1. Photos of Cuba Through the Lens of Its Youth
Days before Fidel Castro died, National Geographic met with 21 young Cuban people (from students to professionals) and talked about what it means to them to be Cuban. The discussion was part of a National Geographic Photo Camp whose aim was “to teach Cuban youth how to tell their own stories through photography, to challenge them to show us their world in a way no one looking in from the outside can.” Through words and photographs, these young people explained their feelings about their country beautifully. See and read more at National Geographic.
2. The Dark Historic Associations of Gingerbread
From violent literary associations to war-driven distribution, the history of gingerbread cookies happens to be tinged with darkness. According to historians, ginger first entered the European world of baking in the Middle Ages, after centuries of use as a medicine, due to The Crusades. Those fighting in the Middle East brought it back and centuries later it became a confectioner’s ingredient used to make hard, long-lasting biscuits. During the reign of Queen Elizabeth I, the monarch had gingerbread cookies shaped into figures resembling her suitors, upon which she would bite. In 1812, the Brothers Grimm published “Hansel and Gretel” and while the fictional piece would only broaden the awareness of gingerbread, it was actually referencing the Great Famine of 1315–17, which led to the deaths of millions. Learn more at Quartz.
3. Helping the Homeless Community: the EMPWR Coat
Detroit-based non-profit Empowerment Plan is an organization with a goal to end cycles of homelessness in families—permanently—by offering parents living with their kids in shelters full-time employment. Not just creating jobs, the initiative offers training, and they even make a product that further aids the homeless community. The EMPWR Coat doubles as a sleeping bag—keeping those spending nights outdoors warm during the colder months. Since the organization’s inception four years ago, they have distributed some 15,000 coats. Read more about this inspiring initiative at designboom.
4. Why the Concept of a Healthy Breakfast is Linked to Religion
Did you know that John Harvey Kellogg (aka creator of the breakfast cereal brand) was deeply-religious and believed “masturbation was the greatest evil, which bland, healthy foods like corn flakes could prevent”? Weirdly, this is related to our fairly recent obsession with eating a healthy breakfast. When the Industrial Revolution occurred in the late 19th century, people began worrying more about health—due to many workers standing or sitting still for long periods. Instead of eating whatever was leftover for breakfast, people began eating lighter, “healthier” meals when they woke. It turns out, however, that this was all simply rhetoric and if you eat cold pasta, leftover veggies or nothing at all for breakfast, you won’t necessarily be unhealthy—or go to hell. In fact, “health research has proven that skipping that fried egg or bowl of cereal does not lead to weight gain, health issues or underperformance.” Read more at The Guardian.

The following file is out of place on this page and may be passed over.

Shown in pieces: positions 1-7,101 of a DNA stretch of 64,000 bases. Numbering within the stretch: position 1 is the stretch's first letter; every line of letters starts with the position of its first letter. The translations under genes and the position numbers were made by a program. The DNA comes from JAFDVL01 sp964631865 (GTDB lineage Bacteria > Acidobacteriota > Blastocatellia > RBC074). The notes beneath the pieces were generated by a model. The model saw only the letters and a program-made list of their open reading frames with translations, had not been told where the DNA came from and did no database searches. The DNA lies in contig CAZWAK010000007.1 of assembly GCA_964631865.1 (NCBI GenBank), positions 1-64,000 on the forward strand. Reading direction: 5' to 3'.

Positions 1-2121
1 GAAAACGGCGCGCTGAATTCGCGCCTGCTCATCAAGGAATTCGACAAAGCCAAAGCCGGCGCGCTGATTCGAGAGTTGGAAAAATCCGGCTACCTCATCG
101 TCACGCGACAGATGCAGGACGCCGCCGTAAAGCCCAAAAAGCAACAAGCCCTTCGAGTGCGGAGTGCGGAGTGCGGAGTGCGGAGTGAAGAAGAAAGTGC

5. Google’s 30-Year Time Lapse
From the astounding removal of trees in Whitesville, West Virginia, to make way for coal mining; to the depletion of the Aral Sea (between Kazakhstan and Uzbekistan) due to farming; and the Langhovde Glacier melting, Google’s 3-decade time-lapse videos are as fascinating as they are unsettling. Not only are obvious changes in lakes, glaciers and rivers visible, users can search any exact location they desire (thankfully not all are dramatically different). Working with over 5.4 million images taken since 1984, the Google Earth Engine team has created something that’s very clever, but also incredibly important for us humans to see—it shows all the ways that our actions are undeniably affecting the planet. See much, much more at TIME.
6. The Stories Behind Iconic Record Covers
While art should (and does) speak for itself, there’s no denying the thrill of learning the fascinating stories behind it. Record covers are no different, and NME has surfaced some interesting behind-the-scenes info regarding iconic cover art. From the fact that Blondie’s Parallel Lines got the band’s manager fired (he chose the image despite the band’s protests) to the fact that pink and green lettering of The Clash’s London Calling was inspired by Elvis Presley’s debut record, there are tales aplenty. Read more at NME.
7. Chrome’s “DoneGood” Extension Suggests Ethical Buys
After struggling to find companies they really wanted to support, Cullen Schwarz and Scott Jacobson co-founded DoneGood—a new Chrome extension that suggests ethical options when shopping online. Users can even select more specific criteria for DoneGood to find for them, from women- or minority-owned companies to cruelty-free and vegan brands. Schwarz tells FastCo, “Our overarching goal is always to make this as easy as possible, and to not require people to spend any more time or any additional effort to discover these amazing companies.” Find out more at FastCo and consider using DoneGood this holiday season.
8. Artists’ Recipes
Cooking is an art in itself, but if you’re looking to get extra creative with your recipes, perhaps preparing a dish by Salvador Dalí will elevate your culinary bragging rights. Artsy has collected seven recipes by famous artists—from Marcel Duchamp’s steak tartare to Frida Kahlo’s strawberry atole and Ed Ruscha’s cactus omelette. Demi Kim writes, “These artist recipes reveal fascinating glimpses into their… day-to-day lives—and surprising connections to their art.” Explore the recipes at Artsy.
Link About It is our filtered look at the web, shared daily in Link and on social media, and rounded up every Saturday morning.